Africa Day: Reflections of an African Journalist


By Anthony Akaeze

I came upon the date, days before the day. And as I later reflected, wondering about its significance, all the pain, agony and tragedies came flooding back.   Africa Day, they call it, and what a time to reflect. To reflect about life in motherland. About a place so wonderful, a place so gifted, it pains to be nasty! As I thought about it, in a foreign country that I currently am, and seeing the difference between what exists here, U.S, and Lagos, Nigeria, where I’ve lived since 2005, or Dakar, Accra or Kampala, places I’ve been privileged to visit within the last fifteen months, pain becomes even more acute. The pain of deprivation that I am aware of, of dashed expectations, hopelessness, anger and death. It reminds me of what Sixtus, my Cameroonian brother said the other day in a WhatsApp group chat: “Being from Africa is always enough suffering.”

In those words encapsulate the doom many of us Africans feel. The only exception being those in leadership positions, corridors of power and others in top positions elsewhere, plus a small minority of privileged others, along with their families, (nuclear and extended) in most cases, and friends or cronies, many of whom boast questionable wealth. They flaunt their wealth and some, derive joy in using same to perpetrate evil. To fund wars and spark crisis. South Sudan, Nigeria, Central African Republic, Kenya and South Africa are just a few examples where lives, have been or continue to be wasted over nothing. Cyril Rhamaphosa, South Africa’s President, is the latest member of the group of elite to be accused of fanning embers of war. At a campaign speech ahead of the South African election which held in May, Rhamaphosa accused immigrants in his country of taking advantage of the system at the expense of South Africans.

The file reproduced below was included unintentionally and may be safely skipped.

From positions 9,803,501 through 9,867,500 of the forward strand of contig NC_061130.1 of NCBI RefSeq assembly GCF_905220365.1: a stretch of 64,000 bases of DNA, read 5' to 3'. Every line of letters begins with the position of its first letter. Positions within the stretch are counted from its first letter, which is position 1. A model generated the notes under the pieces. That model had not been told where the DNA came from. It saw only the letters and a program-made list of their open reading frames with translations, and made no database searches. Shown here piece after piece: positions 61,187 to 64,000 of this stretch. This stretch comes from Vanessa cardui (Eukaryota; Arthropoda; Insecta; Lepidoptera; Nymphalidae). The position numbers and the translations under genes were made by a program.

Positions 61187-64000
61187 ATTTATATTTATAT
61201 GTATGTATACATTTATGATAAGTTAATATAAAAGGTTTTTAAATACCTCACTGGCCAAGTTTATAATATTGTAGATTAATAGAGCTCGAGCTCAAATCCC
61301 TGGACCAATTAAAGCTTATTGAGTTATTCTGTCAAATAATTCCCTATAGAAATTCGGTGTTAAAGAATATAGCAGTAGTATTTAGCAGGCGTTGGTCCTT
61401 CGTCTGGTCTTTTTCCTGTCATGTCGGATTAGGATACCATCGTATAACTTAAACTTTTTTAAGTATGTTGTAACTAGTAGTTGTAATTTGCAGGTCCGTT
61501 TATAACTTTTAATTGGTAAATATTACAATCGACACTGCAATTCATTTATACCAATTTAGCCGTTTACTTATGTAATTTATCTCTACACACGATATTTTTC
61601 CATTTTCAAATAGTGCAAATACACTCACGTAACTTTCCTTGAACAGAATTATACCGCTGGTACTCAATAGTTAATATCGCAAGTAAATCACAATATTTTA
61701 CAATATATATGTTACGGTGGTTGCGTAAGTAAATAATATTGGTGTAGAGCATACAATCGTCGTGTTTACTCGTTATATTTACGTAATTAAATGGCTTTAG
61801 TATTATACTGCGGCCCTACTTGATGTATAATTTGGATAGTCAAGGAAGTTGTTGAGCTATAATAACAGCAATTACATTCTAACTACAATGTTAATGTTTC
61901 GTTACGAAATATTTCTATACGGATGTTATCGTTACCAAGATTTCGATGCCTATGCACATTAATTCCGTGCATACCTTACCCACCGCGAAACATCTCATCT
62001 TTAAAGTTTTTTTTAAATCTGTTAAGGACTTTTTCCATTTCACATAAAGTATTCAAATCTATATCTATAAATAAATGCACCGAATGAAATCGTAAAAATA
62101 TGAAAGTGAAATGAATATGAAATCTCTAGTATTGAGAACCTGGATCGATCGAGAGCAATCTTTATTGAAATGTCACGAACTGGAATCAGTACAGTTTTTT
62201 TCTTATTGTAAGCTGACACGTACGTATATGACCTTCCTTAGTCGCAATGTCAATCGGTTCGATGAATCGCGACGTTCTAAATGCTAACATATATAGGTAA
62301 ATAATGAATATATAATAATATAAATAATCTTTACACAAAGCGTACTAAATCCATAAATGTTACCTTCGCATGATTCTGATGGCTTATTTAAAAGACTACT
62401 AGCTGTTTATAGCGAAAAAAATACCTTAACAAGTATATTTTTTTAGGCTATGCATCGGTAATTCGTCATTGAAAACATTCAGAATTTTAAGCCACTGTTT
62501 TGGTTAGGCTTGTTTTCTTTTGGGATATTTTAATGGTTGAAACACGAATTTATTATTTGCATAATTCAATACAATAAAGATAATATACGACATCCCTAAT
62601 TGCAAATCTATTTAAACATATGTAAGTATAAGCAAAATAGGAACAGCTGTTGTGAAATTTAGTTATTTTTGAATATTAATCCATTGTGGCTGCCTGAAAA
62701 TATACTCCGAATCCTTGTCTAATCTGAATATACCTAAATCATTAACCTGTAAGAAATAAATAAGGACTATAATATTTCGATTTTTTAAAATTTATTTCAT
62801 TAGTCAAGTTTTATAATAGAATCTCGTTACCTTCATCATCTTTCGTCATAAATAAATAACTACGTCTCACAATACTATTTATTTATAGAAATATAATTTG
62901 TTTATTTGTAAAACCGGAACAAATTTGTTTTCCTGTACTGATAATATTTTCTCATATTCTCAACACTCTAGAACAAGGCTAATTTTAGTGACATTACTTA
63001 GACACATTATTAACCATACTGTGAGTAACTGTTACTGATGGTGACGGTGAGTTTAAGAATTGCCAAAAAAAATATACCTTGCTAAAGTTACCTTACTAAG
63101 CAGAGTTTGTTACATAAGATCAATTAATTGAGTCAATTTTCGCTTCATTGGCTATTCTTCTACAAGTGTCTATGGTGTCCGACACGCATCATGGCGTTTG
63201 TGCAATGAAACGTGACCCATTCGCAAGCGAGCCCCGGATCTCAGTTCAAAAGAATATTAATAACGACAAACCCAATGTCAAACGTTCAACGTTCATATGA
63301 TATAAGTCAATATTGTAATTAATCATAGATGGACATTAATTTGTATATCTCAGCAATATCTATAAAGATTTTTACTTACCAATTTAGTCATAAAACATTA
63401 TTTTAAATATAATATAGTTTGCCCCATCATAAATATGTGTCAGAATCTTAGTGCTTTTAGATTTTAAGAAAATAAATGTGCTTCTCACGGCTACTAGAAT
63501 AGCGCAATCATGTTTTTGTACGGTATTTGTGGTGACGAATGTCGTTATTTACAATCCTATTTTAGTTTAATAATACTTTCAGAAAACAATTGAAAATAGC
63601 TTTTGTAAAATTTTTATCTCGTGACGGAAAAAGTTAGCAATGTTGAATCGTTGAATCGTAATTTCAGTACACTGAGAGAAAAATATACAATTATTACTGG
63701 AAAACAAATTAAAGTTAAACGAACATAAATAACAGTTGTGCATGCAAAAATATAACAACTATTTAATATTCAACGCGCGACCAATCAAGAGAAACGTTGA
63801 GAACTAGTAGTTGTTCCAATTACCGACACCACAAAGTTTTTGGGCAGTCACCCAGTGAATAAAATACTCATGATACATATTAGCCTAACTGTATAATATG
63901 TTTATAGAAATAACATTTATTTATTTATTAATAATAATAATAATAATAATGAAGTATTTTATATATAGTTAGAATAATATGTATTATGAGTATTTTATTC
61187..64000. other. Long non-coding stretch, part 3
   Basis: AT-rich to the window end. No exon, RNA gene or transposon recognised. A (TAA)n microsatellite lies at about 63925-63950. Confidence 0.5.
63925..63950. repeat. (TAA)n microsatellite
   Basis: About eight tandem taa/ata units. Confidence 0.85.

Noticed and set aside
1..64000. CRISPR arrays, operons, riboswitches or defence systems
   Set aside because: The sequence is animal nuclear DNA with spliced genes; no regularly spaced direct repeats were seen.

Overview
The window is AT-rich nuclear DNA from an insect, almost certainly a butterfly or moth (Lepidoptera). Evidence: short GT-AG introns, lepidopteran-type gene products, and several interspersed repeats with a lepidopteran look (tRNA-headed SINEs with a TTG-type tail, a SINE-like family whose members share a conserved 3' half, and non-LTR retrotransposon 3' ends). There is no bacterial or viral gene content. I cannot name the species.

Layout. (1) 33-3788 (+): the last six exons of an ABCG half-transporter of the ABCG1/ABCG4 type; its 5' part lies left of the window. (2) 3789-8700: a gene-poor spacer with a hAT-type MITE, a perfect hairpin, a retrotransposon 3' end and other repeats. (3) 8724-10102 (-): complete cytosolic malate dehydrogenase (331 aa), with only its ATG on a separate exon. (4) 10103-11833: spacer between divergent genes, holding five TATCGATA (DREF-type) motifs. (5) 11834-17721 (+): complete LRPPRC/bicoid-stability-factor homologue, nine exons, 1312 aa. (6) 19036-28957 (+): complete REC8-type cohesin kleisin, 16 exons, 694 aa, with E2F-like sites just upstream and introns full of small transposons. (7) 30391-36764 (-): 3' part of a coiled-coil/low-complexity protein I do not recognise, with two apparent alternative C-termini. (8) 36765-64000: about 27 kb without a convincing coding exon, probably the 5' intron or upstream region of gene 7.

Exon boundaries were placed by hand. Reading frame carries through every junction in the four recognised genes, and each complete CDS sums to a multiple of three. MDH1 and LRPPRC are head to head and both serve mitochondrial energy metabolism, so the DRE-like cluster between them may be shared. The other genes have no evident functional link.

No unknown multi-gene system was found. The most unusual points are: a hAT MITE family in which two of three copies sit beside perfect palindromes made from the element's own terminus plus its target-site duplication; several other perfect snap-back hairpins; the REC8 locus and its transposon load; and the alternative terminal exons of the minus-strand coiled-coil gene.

“Everyone just arrives in our townships and rural areas and sets up businesses without licenses and permits. We are going to bring this to an end. And those who are operating illegally, wherever they come from, must now know,” threatened Ramaphosa at his party’s rally.

Few weeks after, some blood sucking South Africans began hunting down fellow Africans. As in previous xenophobic violence in South Africa, they did succeed in wasting lives and ruining businesses.

That South Africans continue to do this, leaves one in pain. That a country helped out of Apartheid bondage by African governments and people not too long ago, feels no empathy for fellow Africans, says something about some people. The disdain for fellow Africans manifests also at the South African embassy in Nigeria, where, for instance, visas are, at times, issued after events which the applicants sought to attend, have commenced, thereby rendering travel plans useless. That speaks volumes of an agenda. Though the African Union, AU, says it wants to ensure a visa free policy in Africa by 2063, (you wonder why it should take that long, as many may not live to witness it, and which says something about leadership in the continent) it remains to be seen whether South Africa will adhere to the rule. The country obviously considers itself superior to other African countries. South Africa is one society I would not want to live in, even though I’m friends with a good South African called Alina Mfulo.